The Dow Chemical Company cannot run from its responsibility for the ongoing impacts of the 1984 Bhopal gas leak by sponsoring Live Earth 'Run For Water' events,” said Amnesty International on Friday.

In Bhopal, central India, thousands of people died and more than 100,000 continue to suffer from serious health problems as a consequence of 1984’s deadly leak of toxic chemicals from a Union Carbide pesticide plant. In 2001, Dow assumed 100 percent ownership of Union Carbide. Since 2001, survivors and many human rights organizations, with Amnesty International in the forefront, have campaigned for Dow to assume its responsibility and address the ongoing impact of the disaster, including the contamination of water by chemical waste. However, Dow is still denying responsibility in Bhopal.

Shortly before midnight on 2 December 1984, thousands of pounds of deadly chemicals leaked from the Union Carbide pesticide plant in Bhopal (see first photograph). Around half a million people were exposed. Between 7,000 and 10,000 died in the immediate aftermath and a further 15,000 died over the next 20 years. More than 25 years later, the site has not been cleaned up, the leak and its impact have not been properly investigated, and more than 100,000 people continue to suffer from serious health problems without receiving proper medical care or compensation. For more than 25 years, both the government of India and Dow have failed to address the human rights abuses that have been the lasting legacy of Bhopal.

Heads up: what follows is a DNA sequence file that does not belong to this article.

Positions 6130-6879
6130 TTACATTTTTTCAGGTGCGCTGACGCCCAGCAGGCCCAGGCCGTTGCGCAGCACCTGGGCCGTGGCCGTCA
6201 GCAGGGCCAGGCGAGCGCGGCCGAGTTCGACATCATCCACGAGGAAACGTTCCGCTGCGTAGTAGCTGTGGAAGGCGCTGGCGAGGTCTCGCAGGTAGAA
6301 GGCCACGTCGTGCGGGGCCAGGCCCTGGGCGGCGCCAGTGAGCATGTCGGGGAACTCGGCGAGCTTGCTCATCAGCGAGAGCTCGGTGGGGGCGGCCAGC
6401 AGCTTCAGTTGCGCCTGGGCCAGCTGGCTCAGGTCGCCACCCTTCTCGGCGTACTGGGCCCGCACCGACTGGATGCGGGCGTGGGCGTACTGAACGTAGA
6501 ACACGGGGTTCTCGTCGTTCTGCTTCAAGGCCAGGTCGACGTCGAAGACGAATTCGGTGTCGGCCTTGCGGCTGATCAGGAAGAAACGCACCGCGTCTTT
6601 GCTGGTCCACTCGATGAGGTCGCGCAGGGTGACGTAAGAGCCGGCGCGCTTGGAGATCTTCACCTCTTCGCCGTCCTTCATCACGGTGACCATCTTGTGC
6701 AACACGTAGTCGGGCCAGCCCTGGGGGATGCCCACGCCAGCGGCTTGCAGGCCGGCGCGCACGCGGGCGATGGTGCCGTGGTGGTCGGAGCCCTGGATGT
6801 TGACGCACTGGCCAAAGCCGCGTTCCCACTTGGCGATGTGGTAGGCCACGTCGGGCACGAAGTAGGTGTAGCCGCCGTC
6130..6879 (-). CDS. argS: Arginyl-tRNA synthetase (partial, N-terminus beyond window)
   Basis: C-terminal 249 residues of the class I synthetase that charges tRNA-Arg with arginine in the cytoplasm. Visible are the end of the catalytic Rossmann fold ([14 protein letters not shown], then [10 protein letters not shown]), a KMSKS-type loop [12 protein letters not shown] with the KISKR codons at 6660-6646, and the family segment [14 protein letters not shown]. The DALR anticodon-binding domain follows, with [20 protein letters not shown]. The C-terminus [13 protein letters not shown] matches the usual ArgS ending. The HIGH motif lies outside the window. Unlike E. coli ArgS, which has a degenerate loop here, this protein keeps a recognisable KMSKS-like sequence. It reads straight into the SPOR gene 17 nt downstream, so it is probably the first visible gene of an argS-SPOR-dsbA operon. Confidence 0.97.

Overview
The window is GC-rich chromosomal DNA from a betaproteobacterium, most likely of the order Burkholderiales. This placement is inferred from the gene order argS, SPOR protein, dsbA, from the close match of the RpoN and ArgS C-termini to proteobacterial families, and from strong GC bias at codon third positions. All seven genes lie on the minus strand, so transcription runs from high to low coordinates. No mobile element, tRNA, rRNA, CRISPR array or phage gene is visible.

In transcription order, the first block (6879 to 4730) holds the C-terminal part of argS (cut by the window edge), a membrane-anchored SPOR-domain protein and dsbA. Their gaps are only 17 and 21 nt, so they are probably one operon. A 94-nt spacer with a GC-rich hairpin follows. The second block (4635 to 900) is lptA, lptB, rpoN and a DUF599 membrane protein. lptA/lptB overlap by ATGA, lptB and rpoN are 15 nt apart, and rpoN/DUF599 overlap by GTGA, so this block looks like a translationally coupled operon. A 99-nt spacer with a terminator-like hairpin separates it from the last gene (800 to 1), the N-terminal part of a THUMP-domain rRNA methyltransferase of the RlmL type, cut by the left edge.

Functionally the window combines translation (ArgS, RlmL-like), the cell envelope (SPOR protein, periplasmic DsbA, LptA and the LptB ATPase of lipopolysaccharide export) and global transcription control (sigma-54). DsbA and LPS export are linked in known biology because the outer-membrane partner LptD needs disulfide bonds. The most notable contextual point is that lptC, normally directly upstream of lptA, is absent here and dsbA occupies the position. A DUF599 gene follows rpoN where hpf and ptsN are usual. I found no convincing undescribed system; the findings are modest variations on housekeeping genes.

Sponsoring an event that highlights water scarcity while ignoring ongoing problems with access to clean water and medical care, amongst other issues, in Bhopal is at best hypocrisy, at worst, a flagrant attempt by Dow to try to white-wash its image. Dow may be trying to run away from the legacy of Bhopal, but it can’t be allowed to hide behind its sponsorship of 'Run For Water' events. Bhopal raises fundamental questions about the accountability of corporations and the capacity and willingness of governments to address corporate-related human rights abuses,” said Audrey Gaughran, Director of Global Issues at Amnesty International.

Further, Dow’s sponsorship of the 'Run For Water' events poses a serious risk to the credibility of Live Earth. On March 26, Amnesty International wrote to Live Earth to express their concerns about Dow’s involvement in 'Run For Water', but Live Earth did not respond.

Tuesday, April 13, 2010

monsanto under investigation by 7 US states

monsanto under investigation by 7 US statesfrom organicconsumers.org: At least seven US state attorneys general are investigating whether Monsanto Company has abused its market power to lock out competitors and raise prices on seed. Iowa, Illinois, Ohio, Texas, Virginia, and two other unidentified states are in a working group to investigate the biotech giant.

The states are probing whether Monsanto violated laws by offering rebates to seed distributors for excluding rival seeds, imposing limits on combining the product with other genetic modifications, or offering cash incentives to switch farmers to more expensive generation of seed varieties.